Showing posts with label New Caledonia. Show all posts
Showing posts with label New Caledonia. Show all posts

Wednesday, January 15, 2020

January 15th in stamps Molière, Nasser, Gaddafi, Rosa Luxemburg

Here are some events that happened on January 15th. It could be an event or a person that died or was born on that day


1622 Born: Molière, French actor and playwright (d. 1673)

Jean-Baptiste Poquelin (baptized 15 January 1622; died 17 February 1673), known by his stage name Molière, was a French playwright, actor and poet, widely regarded as one of the greatest writers in the French language and universal literature. His extant works include comedies, farces, tragicomedies, comédie-ballets and more. His plays have been translated into every major living language and are performed at the Comédie-Française more often than those of any other playwright today. His influence is such that the French language itself is often referred to as the "language of Molière".

Born into a prosperous family and having studied at the Collège de Clermont (now Lycée Louis-le-Grand), Molière was well suited to begin a life in the theater. Thirteen years as an itinerant actor helped him polish his comic abilities while he began writing, combining Commedia dell'arte elements with the more refined French comedy.

Through the patronage of aristocrats including Philippe I, Duke of Orléans—the brother of Louis XIV—Molière procured a command performance before the King at the Louvre. Performing a classic play by Pierre Corneille and a farce of his own, The Doctor in Love, Molière was granted the use of salle du Petit-Bourbon near the Louvre, a spacious room appointed for theatrical performances. Later, he was granted the use of the theater in the Palais-Royal. In both locations Molière found success among Parisians with plays such as The Affected Ladies, The School for Husbands and The School for Wives. This royal favor brought a royal pension to his troupe and the title Troupe du Roi ("The King's Troupe"). Molière continued as the official author of court entertainments.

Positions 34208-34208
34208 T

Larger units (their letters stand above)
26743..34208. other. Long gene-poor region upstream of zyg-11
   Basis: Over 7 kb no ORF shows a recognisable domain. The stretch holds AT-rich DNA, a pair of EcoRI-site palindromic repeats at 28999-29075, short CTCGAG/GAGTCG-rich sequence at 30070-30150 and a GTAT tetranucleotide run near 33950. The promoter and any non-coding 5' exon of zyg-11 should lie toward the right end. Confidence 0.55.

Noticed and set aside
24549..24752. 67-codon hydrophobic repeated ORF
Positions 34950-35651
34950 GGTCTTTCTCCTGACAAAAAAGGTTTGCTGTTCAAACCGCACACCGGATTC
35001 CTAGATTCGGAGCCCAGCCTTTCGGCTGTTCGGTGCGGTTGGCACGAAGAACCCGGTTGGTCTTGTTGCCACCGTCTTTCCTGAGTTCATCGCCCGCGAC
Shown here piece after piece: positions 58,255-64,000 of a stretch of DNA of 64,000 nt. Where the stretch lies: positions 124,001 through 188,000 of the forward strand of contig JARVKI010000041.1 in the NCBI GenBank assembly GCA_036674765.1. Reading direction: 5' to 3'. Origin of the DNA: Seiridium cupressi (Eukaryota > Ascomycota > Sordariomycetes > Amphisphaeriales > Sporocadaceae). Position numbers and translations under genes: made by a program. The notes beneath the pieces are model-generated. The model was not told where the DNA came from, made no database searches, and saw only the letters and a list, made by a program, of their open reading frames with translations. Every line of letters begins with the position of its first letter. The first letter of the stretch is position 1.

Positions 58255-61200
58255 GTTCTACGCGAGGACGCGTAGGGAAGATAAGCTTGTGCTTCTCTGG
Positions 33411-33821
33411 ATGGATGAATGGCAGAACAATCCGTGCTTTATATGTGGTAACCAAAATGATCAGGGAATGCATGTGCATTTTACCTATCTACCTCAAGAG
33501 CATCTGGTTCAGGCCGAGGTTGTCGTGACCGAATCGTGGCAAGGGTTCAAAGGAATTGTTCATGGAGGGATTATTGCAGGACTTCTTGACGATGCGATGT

Despite the adulation of the court and Parisians, Molière's satires attracted criticism from churchmen. For Tartuffe's impiety, the Catholic Church denounced this study of religious hypocrisy followed by the Parliament's ban, while Don Juan was withdrawn and never restaged by Molière. His hard work in so many theatrical capacities took its toll on his health and, by 1667, he was forced to take a break from the stage. In 1673, during a production of his final play, The Imaginary Invalid, Molière, who suffered from pulmonary tuberculosis, was seized by a coughing fit and a hemorrhage while playing the hypochondriac Argan. He finished the performance but collapsed again and died a few hours later.

Stamps from France, Monaco, Paraguay and New Caledonia depicting Molière

France 1973 FDC Centennial of the Death of Molière

France Celebrities Molière Poquelin

Monaco Famous French Playwriter Moliere stamp

New Caledonia Molière and Scenes From Plays

Paraguay Famous French Playwriter Moliere stamp